Choctaw-Apache Tribe of Ebarb

The Choctaw-Apache Tribe of Ebarb is a state-recognized[1][3] Native American tribe in Sabine Parish, Louisiana. The reported number of tribal members varies between approximately 3,000 and 3,276, many of whom reside within the town of Zwolle, where the tribal offices are based; the villages of Converse and Noble, and the unincorporated communities of Ebarb, where the tribe has a pow-wow ground; Blue Lake, and Grady Hill.[3] This area is east of the Toledo Bend Reservoir and covers approximately 15 square miles.[1]

Choctaw-Apache Tribe of Ebarb
Total population
~3,000;[1] 3,276 [2]
Regions with significant populations
 United States ( Louisiana)
English, Spanish; formerly Nahuatl, Choctaw, and related Coahuiltecan[2]
Primarily Roman Catholic[1]
Related ethnic groups
Choctaw, Adai, Lipan Apache, Caddo; Mexican people, Spanish people


The Choctaw-Apache Tribe of Ebarb is an amalgamation of several distinct tribal groups which came together in the early 1700s, with some additions in the 19th centuries in western Louisiana. Their ancestors came together due to both ethnic cleansing and voluntary migration.

Its origins can be traced to 13 families from the Adai mission who settled on the east bank of the Sabine River in the early 1700s. They were later joined by four Lipan Apache families who were former slaves.[1]

Nuestra Señora del Pilar de Los Adaes Presidio was a fort in the area manned by Mestizo and Spanish soldiers. They married or had unions with local women of the Caddo, Adai, and Lipan Apache peoples living in the area. The resulting mixed-race children were generally reared primarily in their maternal Indian cultures.[3][4] When the Spanish dissolved the fort in 1773 and ordered the soldiers to return to San Antonio, many remained behind with their families. They settled in the area of Zwolle and Ebarb.[4][5]

Following the Louisiana Purchase by the United States in 1803, bands of Choctaw began moving into this area in search of new hunting grounds.[3] Additional Choctaw were moved into the area by US Indian Agent John Sibley,[1] who sought to protect them from the competing Creek and Chickasaw neighbors.[3] Twenty-one Choctaw families were listed in the 1870 Census for the area,[1] and some of this classification likely included people of Apache descent, as they intermarried.

In the 20th century, the people mostly worked in the timber and oil industries. They lived along the east bank of the Sabine River until the states of Texas and Louisiana created a project to dam it for flood control and power generation. The states claimed 180,000 acres of the ancestral land to create the Toledo Bend Reservoir. The tribe was forced to move.[3]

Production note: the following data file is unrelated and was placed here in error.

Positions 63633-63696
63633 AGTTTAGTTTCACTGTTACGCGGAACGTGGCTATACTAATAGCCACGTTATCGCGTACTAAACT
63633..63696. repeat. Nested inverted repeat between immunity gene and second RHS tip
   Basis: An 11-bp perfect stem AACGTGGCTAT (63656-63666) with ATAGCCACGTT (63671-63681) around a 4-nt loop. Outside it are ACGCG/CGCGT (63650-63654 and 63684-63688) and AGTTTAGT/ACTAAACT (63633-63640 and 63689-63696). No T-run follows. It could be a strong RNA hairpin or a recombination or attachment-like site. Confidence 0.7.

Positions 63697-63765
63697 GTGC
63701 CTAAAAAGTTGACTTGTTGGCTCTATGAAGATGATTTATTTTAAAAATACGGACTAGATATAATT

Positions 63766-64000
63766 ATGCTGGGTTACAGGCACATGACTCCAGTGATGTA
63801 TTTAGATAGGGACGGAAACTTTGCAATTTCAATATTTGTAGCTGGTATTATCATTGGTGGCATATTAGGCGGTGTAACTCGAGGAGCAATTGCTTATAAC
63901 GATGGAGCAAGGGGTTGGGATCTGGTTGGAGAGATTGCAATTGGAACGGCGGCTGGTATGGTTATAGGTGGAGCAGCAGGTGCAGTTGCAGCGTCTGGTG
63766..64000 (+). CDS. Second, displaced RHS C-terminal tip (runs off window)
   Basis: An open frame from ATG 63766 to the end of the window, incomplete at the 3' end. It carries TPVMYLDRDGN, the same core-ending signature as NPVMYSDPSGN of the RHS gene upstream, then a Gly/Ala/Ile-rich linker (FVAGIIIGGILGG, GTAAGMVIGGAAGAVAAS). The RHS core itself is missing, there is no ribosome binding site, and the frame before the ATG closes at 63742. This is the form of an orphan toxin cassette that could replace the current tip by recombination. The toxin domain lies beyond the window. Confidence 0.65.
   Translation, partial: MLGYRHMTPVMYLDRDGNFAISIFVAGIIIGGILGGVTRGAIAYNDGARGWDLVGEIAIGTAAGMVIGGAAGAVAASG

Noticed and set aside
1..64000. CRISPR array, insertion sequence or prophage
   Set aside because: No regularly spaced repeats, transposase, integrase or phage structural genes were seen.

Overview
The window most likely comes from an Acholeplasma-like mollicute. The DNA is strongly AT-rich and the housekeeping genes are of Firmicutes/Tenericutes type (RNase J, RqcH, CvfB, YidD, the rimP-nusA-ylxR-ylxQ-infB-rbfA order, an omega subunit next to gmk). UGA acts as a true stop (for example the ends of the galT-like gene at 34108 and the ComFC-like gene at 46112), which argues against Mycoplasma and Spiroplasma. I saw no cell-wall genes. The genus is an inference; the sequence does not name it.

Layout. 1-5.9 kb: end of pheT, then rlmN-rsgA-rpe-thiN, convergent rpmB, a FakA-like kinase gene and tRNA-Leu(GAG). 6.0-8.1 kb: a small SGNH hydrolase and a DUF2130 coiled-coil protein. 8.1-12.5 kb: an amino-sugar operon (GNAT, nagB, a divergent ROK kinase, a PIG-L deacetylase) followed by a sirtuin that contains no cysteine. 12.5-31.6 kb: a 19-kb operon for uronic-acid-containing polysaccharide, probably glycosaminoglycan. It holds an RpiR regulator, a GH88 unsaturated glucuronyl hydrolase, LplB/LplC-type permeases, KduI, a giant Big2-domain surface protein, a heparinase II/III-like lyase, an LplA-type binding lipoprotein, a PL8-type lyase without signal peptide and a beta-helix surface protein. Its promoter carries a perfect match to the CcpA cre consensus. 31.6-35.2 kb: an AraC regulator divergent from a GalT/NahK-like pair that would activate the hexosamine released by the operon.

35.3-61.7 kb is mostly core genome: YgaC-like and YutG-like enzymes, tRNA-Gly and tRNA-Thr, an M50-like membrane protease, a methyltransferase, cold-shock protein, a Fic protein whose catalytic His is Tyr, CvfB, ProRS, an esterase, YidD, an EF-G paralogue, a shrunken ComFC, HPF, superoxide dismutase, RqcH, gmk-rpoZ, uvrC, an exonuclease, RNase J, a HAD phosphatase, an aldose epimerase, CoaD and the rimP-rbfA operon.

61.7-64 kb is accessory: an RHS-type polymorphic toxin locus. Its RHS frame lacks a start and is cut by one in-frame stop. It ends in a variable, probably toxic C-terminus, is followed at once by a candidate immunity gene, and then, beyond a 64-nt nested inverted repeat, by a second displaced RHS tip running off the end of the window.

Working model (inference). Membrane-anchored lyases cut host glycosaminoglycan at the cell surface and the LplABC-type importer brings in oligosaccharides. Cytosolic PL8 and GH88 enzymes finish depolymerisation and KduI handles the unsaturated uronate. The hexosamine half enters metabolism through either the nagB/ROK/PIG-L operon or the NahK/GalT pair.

The Choctaw-Apache Tribe of Ebarb received recognition as a tribe by the state of Louisiana in 1978 by legislative action[3] (also reported as 1977).[1] They have also sought federal recognition but have so far been unsuccessful. Because their members come from so many backgrounds, the Bureau of Indian Affairs has considered them a remnant group rather than a tribe.

Its seven criteria for recognition include documentation of an unbroken cultural and genealogical chain to a historic tribe at the time of sustained European contact.[1] As an amalgamated tribe, the Choctaw-Apache Tribe of Ebarb have to prove a different kind of identity and continuity. The tribe has been in the federal recognition process since 1978, when it filed a letter of petition with the BIA. The BIA converted their application into a letter of intent to petition in 1981 to conform to the process.[6] Since then, the tribe has been working with a contract anthropologist to document their history and genealogy of member families.[1][6]

Family namesEdit

Many members of the Choctaw-Apache Tribe of Ebarb are descended from a handful of Spanish and Mestizo-fathered families who settled in the area in the 18th and 19th centuries. Their surnames reflect this past and include Procella (Procell), DelRio (Rivers), Sanchez (Santos), Martinez, Bermea (Malmay), Ybarbo (Ebarb), Sharnack (Ezernack), Rameris (Remedies), Leone, Padillia (Paddie), Parria (Parrie), Sepeda (Sepulvado), Garcia (Garcie), Menchaca (Manshack), and Cartinez.[3]


  1. ^ a b c d e f g h i j Welborn, Vickie (2008-12-15). "Choctaw-Apache Tribe Growing". Sabine Parish, Louisiana at - Shreveport Times. Retrieved 2014-07-24.
  2. ^ a b "Ebarb Choctaw-Apache Tribe - Sabine Parish Louisiana bordering Toledo Bend Lake". Archived from the original on 2014-06-25. Retrieved 2014-07-24.
  3. ^ a b c d e f g h "About the Choctaw-Apache Tribe of Ebarb". Retrieved 2014-07-24.
  4. ^ a b Lee, Dayna Bowker. "Louisiana Indians In The 21st Century". Folklife in Louisiana: Louisiana's Living Traditions. Retrieved 2014-07-24.
  5. ^ "Legacy of Los Adaes". Texas Beyond History. Retrieved 2014-07-24.
  6. ^ a b "Federal Recognition". Choctaw Apache Tribe of Ebarb. Retrieved 2014-07-24.